Fast food giant McDonald’s plans to implement its recent pledge to purchase sustainable beef using region-specific standards for its suppliers.
By handing over responsibility to its 36,000 restaurants, the company said they can achieve sustainability goals relevant to their geographical location.
McDonald’s, which is the large buyer of beef in the US, vowed in January to buy only verified sustainable beef by 2016, asking its farmers to follow principles set by the Global Roundtable for Sustainable Beef. This was perhaps an attempt to its reputation as a sustainability “laggard“.
Jeffrey Hogue, McDonald’s senior director of global corporate social responsibility and sustainability, told Bloomberg that achieving its 2016 target “will depend on sustainability innovation that is unique to local restaurant markets”.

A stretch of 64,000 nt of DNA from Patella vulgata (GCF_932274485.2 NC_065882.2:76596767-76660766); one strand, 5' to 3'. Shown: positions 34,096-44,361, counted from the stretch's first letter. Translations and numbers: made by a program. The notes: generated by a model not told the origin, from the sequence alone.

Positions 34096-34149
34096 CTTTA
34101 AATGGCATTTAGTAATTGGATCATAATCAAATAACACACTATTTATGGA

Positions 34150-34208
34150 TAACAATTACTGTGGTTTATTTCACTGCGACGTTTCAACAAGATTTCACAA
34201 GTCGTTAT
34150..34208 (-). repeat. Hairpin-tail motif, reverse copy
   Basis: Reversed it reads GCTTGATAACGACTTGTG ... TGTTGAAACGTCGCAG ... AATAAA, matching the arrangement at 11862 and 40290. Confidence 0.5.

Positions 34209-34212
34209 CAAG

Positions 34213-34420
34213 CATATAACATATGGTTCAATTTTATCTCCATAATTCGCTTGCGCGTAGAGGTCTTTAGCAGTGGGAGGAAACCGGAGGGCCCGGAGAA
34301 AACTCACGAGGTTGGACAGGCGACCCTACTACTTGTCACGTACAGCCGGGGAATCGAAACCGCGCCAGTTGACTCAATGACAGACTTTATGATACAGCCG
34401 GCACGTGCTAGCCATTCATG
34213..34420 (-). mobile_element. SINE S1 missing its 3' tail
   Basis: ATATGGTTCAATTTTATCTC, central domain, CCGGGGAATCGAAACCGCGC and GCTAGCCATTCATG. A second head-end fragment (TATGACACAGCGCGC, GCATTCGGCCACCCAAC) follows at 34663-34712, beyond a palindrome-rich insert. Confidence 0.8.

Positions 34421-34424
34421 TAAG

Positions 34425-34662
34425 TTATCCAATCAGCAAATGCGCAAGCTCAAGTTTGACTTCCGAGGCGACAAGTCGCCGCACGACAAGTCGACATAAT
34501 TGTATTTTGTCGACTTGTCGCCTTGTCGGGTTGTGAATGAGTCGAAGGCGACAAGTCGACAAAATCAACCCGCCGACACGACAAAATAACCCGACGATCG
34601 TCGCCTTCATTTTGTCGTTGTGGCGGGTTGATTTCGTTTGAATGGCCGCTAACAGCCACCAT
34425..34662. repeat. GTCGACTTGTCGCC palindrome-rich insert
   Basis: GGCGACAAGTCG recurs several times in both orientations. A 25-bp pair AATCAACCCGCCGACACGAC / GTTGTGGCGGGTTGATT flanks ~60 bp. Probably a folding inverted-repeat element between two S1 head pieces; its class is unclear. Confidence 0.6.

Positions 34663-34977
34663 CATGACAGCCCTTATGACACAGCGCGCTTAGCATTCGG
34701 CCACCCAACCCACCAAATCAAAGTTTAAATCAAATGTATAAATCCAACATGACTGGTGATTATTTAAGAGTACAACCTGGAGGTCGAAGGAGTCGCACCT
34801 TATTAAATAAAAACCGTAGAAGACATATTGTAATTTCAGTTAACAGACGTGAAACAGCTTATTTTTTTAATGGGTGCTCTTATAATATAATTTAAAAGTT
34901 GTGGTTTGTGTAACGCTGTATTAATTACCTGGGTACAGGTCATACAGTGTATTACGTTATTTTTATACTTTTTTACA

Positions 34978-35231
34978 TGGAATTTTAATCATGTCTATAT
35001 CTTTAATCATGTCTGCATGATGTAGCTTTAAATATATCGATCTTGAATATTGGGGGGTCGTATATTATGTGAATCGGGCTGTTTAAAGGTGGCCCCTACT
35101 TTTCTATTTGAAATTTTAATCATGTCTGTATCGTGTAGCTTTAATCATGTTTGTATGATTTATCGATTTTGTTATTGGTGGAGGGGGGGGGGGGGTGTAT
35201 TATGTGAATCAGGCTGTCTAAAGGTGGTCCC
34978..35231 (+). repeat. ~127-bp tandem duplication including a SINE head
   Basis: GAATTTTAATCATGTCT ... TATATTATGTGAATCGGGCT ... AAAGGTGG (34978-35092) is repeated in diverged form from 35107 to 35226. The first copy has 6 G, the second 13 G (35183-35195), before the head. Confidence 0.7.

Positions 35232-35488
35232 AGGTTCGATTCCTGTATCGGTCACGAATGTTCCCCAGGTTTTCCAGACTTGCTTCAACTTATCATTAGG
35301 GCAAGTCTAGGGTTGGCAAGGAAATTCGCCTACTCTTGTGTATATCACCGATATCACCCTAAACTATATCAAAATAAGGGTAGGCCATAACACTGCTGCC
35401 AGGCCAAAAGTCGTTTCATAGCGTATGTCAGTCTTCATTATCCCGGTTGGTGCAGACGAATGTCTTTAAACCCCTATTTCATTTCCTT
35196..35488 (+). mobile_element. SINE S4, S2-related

Speaking at the US Forum for Sustainable and Responsible Investment’s (US SIF) annual conference, he added, “Innovation often occurs at the market level and bubbles up to other markets, rather being corporate-driven.”
Hogue said he would like to see restaurants making their own choices in achieving varied sustainability and energy efficiency targets. For example, one restaurant may decide to install energy efficient fryers, while another may buy LED lights.
He explained, “So we’re trying to drive the relevant innovation contextualized in the market, rather than say ‘Here are the 10 solutions you guys have to put in play.”
McDonald’s January commitment to sustainable beef caused some confusion among commentators – with some pointing to a UN report that suggested 14.5% of human-caused greenhouse emissions came from livestock.
The fast food chain was also rated as a sustainability ‘laggard’, along with Apple and ExxonMobil, in a report published last year by EIRIS, a responsible investment research group.
Correction: this article was updated to make it clear that McDonald’s would be using region-specific standards when purchasing sustainable beef, and not handing control to individual restaurants.
Photo: Rupert Ganzer via Flickr